For all practical purposes, acceleration due to gravity is always 10 m/s^-2 anywhere on earth. So when finding the weight of an object, you only need to determine it's mass, and multiply it by 10, or the gravitational acceleration. Now, what if you were to go to the Moon, where the force of gravity is weaker? The acceleration due to gravity on the Moon is only 1.6 m/s^-2. But remember what I said about you still having all your fleshiness on you? On the Moon, my mass would still be 60 kg. But when you multiply it by the gravity, 1.6, you find that I only weigh 96 N, less than a sixth of my weight on Earth. My mass has not changed, because mass is not affected by gravity. But my weight has decreased to a mere fraction of its previous reading. But I'm still as fleshy as ever as 60 kg, so even though I can say my weight has decreased, it doesn't mean I can quit my diet yet.
Important Note:
According to Physics, if the question asks "What is the weight of Ali?", your answer should be in Newtons, and if it asks for his mass instead, then you give your answer in kilograms. However, in modern everyday usage, people will ask you for your weight, and yes, they are referring to your "fleshiness", not your gravitational force. This slight inaccuracy of terminology is allowed because it has become the norm over many years, and when people ask you "How much do you weigh?" You are expected to give your answer in kilograms. Feel free to say "I weigh 60 kilograms", because even though it is technically inaccurate, it is expected in most social circles. Please do not say "Oh, you want my weight? Well, while I'm on Earth, I weigh 600N." That will just make you socially awkward. Of course, it still makes a good joke to tell your Physics teacher.
That's the end of the important note. Now, since you already know the difference between mass and weight, here's something for you to think about: When I stand on a weighing scale in an elevator, it gives a reading of 60 kg. The elevator then moves downwards with an acceleration. The reading of the weighing scale decreases. I do not need to tell you that my mass has not changed a hair. But the question is, has my weight actually decreased?
Well, the answer to that can be both yes and no. For instance, consider that after jogging, your legs feel tired, and that's when you really feel the weight of your body stressing on your legs. But you're not actually feeling the gravity on your legs. What you're feeling is the "reaction force" of the ground on your legs. This is what weighing scales measure. Consider the scenario of falling out of a helicopter, and that of standing still on the ground. In falling, gravitational force acts freely on you, and you're legs won't feel so tired. But when you're on the ground, the floor supports you with an upwards "reaction force" that prevents you from going any lower. It is this reaction force that you actually feel as weight. Meaning that when you are falling out of a helicopter, you don't feel any reaction force, and hence, you don't really feel weight. This is where the term "experience weightlessness" comes from. If you were to jump out of a plane with a weighing scale under your feet, you will find that you weigh 0 kg. A perfect dream.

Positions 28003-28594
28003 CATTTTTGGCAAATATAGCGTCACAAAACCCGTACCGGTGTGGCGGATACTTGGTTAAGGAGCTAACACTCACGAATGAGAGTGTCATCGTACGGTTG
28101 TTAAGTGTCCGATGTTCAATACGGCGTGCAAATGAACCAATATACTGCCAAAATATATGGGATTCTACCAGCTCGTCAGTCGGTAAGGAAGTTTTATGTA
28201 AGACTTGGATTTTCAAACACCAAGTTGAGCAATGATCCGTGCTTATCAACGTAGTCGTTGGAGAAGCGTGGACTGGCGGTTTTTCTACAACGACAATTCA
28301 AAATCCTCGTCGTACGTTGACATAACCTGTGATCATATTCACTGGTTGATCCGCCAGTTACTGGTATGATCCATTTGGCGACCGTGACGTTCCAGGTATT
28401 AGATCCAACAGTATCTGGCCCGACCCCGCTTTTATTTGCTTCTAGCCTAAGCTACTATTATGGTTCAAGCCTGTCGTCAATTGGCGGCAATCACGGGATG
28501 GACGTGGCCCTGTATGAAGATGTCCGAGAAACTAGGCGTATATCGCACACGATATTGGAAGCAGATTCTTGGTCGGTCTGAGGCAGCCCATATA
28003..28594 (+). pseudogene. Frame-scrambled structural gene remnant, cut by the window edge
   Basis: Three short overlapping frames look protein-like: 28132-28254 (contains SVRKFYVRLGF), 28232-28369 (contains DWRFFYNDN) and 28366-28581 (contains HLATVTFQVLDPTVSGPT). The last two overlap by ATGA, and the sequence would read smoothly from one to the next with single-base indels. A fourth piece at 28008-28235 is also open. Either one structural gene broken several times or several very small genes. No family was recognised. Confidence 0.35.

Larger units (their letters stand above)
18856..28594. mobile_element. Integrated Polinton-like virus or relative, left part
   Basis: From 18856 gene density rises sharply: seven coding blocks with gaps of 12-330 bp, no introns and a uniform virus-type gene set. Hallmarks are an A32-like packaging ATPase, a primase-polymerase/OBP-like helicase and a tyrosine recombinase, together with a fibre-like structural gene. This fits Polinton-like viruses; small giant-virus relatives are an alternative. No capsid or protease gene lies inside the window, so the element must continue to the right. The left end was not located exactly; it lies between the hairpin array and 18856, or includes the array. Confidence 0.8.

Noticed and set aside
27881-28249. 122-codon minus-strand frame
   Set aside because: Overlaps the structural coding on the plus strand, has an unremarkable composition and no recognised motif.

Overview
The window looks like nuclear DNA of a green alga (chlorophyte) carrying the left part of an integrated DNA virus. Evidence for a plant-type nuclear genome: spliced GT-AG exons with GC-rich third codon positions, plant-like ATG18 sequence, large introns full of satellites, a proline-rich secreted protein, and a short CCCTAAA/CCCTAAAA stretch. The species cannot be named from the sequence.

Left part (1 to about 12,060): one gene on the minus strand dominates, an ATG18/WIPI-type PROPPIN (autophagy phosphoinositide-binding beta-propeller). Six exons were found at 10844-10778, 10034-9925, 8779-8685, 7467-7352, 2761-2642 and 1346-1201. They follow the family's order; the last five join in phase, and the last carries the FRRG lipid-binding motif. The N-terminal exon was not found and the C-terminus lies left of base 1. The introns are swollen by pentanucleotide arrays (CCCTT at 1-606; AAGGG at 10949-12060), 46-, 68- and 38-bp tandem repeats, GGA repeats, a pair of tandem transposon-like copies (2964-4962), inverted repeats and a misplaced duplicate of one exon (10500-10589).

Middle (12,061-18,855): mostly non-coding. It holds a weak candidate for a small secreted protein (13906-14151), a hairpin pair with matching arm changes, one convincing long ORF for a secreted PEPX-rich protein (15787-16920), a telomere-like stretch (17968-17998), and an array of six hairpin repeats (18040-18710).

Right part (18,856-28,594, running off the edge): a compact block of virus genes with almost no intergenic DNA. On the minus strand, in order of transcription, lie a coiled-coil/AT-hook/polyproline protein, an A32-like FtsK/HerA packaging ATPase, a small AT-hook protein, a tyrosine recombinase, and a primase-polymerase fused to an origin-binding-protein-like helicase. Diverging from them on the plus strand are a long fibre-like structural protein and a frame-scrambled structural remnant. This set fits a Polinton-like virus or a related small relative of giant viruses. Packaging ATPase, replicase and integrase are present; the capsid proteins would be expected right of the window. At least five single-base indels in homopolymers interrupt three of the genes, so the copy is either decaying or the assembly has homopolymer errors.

But that's if we look at weight as the reaction force. The weighing scale actually measure reaction force, which is why it reads 0 in a free-fall, when there is no reaction force. In the scenario of the moving elevator, the downwards force of the accelerating elevator acts against and decreases the upward reaction force, thus creating an illusion of decreased weight. But in point of actual fact, the force of gravity acting on your body hasn't really decreased, has it? When you're falling from the sky, you don't actually feel any weight. But you're still falling aren't you? Because of gravity. Gravity very much still has power over you and is exerting downwards force on you, towards Earth. In that sense, you still weigh the same as you did when you were standing still. This become especially evident when you hit the ground travelling at 195 km/h. So much for experiencing weightlessness.
In conclusion, to recap: Mass measures fleshiness. It does not change on the Moon. It is represented in kilograms. Weight measure how much gravity you feel. It decreases on the Moon. It is represented in Newtons. But when people ask you for your weight, you tell them your fleshiness, in kilograms. Don't tell them your gravity. Unless you really want to.

P.S. I almost forgot to mention something very important. Weighing scales do not exactly measure your mass. They measure your weight, and then divide by Earth's gravity to get an accurate measurement of your mass, in kg. I don't know if there is any elaborate scientific apparatus that lets you actually measure your mass at a sub-atomic level, but hey, science can do anything.